Presentation on theme: "Chapter 50 Table of Contents Section 1 Hormones"— Presentation transcript:
1 Chapter 50 Table of Contents Section 1 Hormones Endocrine SystemTable of ContentsSection 1 HormonesSection 2 Endocrine Glands
2 Chapter 50 Objectives Section 1 Hormones State the major functions of hormones.Differentiate between endocrine and exocrine glands.Compare the structure of amino acid-based hormones with the structure of steroid hormones.Compare how amino acid-based hormones act on their target cells with how steroid or thyroid hormones act on their target cells.Relate how neuropeptides and prostaglandins act like hormones.
3 Function and Secretion Section 1 HormonesChapter 50Function and SecretionHormones are substances secreted by cells that act to regulate the activity of other cells in the body.Hormones affect all cells in the body and are made and secreted by endocrine glands.Endocrine glands are ductless organs that secret hormones either into the bloodstream or the fluid around cells.
4 Function and Secretion, continued Section 1 HormonesChapter 50Function and Secretion, continuedThe endocrine glands can be found through out the body and are collectively known as the endocrine system.Endocrine glands, such as the pancreas, can also be exocrine glands.Exocrine glands secrete substances through ducts to specific locations inside and outside the body.
5 Section 1 HormonesChapter 50The Endocrine System
6 Comparing Endocrine and Exocrine Glands Section 1 HormonesChapter 50Comparing Endocrine and Exocrine GlandsClick below to watch the Visual Concept.Visual Concept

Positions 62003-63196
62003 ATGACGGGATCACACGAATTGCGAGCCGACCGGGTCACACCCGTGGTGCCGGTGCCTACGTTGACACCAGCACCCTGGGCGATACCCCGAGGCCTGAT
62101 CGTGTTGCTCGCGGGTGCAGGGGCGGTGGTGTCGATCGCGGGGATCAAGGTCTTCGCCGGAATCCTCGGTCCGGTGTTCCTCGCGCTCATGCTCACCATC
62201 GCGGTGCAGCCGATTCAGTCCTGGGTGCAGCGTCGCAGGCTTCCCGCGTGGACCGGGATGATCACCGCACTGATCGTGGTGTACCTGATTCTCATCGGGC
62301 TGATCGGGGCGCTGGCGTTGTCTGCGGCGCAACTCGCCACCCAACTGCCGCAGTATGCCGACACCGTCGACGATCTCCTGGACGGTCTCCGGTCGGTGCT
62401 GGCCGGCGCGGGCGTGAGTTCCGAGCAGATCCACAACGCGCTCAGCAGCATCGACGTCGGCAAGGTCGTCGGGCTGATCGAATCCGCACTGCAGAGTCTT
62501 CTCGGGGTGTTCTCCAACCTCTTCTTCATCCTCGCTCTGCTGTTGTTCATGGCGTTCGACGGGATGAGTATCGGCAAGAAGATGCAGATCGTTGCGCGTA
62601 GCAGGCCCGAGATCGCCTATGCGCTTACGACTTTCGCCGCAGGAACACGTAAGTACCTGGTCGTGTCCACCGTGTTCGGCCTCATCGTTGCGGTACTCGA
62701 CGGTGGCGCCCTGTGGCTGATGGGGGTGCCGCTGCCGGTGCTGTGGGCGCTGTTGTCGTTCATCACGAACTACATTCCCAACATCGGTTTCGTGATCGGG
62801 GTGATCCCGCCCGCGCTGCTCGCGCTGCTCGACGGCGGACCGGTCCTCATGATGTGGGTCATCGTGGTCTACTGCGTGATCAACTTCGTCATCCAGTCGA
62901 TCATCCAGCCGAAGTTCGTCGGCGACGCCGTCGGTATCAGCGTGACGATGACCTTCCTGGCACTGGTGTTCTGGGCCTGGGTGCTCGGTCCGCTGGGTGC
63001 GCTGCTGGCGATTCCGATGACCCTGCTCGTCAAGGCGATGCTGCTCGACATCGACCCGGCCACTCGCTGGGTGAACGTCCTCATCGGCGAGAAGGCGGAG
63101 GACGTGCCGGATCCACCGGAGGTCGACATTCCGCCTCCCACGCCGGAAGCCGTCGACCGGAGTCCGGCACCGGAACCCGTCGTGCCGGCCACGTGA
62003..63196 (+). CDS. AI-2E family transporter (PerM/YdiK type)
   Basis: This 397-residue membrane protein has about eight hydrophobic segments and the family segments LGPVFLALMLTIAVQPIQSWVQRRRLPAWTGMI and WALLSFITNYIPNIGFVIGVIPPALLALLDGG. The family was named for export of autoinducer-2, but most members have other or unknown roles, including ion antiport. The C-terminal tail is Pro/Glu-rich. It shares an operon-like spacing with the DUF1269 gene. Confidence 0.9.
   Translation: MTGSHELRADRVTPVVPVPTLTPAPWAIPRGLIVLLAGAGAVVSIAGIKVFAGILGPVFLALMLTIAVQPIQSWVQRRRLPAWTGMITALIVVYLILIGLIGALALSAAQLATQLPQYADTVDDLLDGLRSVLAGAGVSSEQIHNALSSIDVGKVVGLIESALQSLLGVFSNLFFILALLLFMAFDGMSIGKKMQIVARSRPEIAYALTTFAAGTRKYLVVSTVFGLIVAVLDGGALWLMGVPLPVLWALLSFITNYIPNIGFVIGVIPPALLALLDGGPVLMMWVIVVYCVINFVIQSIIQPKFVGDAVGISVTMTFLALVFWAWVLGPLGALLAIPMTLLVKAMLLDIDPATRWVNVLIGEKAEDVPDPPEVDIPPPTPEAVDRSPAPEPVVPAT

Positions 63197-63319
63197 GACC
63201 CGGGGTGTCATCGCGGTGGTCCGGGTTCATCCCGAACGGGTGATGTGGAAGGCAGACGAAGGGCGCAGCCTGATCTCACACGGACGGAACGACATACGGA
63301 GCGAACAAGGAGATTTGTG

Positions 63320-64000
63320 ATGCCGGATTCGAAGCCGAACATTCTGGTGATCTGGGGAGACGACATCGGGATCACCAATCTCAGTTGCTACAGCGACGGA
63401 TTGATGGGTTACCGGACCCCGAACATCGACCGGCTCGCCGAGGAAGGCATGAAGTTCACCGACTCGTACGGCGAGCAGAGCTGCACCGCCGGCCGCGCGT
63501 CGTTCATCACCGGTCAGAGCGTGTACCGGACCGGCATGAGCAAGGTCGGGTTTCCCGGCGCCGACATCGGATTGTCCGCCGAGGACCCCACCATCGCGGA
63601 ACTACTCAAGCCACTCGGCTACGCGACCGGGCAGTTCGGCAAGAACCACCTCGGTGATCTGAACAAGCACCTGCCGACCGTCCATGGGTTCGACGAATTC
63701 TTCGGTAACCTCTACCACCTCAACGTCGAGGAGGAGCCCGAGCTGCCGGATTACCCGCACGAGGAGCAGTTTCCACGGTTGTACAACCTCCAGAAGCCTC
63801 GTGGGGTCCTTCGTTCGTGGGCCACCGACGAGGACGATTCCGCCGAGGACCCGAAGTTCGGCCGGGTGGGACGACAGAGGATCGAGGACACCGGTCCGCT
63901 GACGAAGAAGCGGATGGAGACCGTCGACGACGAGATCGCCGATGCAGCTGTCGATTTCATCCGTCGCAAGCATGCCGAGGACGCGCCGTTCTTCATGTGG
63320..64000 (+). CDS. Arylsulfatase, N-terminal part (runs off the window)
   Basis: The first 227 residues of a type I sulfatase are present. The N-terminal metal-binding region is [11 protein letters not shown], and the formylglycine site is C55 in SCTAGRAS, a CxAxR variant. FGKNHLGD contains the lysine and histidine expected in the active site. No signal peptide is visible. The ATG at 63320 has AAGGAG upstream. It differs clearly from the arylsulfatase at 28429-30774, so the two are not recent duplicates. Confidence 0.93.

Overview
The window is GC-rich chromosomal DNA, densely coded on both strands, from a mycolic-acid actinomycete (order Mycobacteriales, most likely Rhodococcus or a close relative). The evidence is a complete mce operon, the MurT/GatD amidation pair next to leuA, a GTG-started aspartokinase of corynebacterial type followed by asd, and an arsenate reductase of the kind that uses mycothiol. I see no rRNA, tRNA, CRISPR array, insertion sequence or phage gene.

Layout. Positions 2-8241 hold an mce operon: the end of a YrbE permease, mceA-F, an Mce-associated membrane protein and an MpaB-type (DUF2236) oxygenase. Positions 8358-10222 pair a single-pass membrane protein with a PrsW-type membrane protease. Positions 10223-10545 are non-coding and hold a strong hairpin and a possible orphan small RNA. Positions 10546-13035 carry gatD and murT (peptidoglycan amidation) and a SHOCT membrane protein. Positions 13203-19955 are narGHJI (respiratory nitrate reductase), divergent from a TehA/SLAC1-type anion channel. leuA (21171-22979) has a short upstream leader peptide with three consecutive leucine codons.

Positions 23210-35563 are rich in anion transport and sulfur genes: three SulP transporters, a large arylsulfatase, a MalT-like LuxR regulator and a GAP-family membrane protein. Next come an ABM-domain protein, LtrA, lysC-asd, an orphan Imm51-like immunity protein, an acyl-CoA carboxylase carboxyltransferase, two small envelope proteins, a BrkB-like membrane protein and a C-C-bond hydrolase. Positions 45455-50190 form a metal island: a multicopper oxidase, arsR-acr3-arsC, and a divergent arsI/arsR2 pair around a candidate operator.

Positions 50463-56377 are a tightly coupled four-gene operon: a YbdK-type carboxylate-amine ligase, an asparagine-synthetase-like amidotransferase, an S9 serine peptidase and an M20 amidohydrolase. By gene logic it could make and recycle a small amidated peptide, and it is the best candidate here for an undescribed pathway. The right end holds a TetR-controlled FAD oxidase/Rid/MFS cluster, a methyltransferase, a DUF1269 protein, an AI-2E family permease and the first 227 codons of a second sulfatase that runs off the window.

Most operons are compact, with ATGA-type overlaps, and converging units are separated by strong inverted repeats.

7 Chapter 50 Types of Hormones Section 1 Hormones Hormones can be grouped into two types based on their structure. Hormones can either be amino acid-based hormones or steroid hormones.Amino acid based-hormones are made of amino acids, either a single modified amino acid or a protein made of amino acids, and are water soluble.Steroid hormones are lipid hormones that the body makes from cholesterol and are fat soluble.Similar to steroid hormones are thyroid hormones.
8 Chapter 50 Hormone Action Section 1 HormonesChapter 50Hormone ActionRegardless of which type of hormone is being activated, all hormones affect only their target cells.Target cells are specific cells to which a hormone travels to produce a specific effect.On the target cells are receptors. Receptors are proteins that bind to specific signal molecules, such as hormones, that cause a cell to respond.
9 Hormone Action, continued Section 1 HormonesChapter 50Hormone Action, continuedAmino acid-based hormonesAmino acid-based hormones bind to receptor proteins on the cell membrane and are called first messengers.Second messengers are then activated. A second messenger is a molecule that initiates changes inside a cell in response to the binding of a specific substance to a receptor on the outside of a cell.Changes to the cell through enzyme action then occur in a cascade fashion.